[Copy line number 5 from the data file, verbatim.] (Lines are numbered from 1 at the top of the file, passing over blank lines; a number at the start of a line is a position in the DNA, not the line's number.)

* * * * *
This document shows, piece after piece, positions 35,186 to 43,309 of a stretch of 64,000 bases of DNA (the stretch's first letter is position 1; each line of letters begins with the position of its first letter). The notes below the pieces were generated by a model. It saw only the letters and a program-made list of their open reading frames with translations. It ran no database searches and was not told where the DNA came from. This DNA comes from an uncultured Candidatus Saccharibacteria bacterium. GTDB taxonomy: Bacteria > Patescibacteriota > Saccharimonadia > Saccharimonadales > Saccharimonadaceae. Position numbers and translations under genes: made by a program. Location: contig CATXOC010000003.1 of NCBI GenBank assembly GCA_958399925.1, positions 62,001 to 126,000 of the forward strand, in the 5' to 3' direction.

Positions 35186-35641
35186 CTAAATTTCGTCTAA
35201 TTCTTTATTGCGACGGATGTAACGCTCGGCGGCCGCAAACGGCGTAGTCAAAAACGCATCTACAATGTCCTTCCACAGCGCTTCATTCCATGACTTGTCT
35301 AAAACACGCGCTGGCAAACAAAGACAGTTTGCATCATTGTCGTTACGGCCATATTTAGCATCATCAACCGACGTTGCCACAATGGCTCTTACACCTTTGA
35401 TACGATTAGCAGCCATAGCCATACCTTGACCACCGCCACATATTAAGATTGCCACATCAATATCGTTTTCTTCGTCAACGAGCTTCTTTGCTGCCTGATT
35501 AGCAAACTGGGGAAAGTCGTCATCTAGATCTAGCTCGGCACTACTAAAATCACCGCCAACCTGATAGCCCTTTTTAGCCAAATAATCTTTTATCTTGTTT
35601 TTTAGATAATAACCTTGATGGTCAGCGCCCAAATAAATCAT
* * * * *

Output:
35301 AAAACACGCGCTGGCAAACAAAGACAGTTTGCATCATTGTCGTTACGGCCATATTTAGCATCATCAACCGACGTTGCCACAATGGCTCTTACACCTTTGA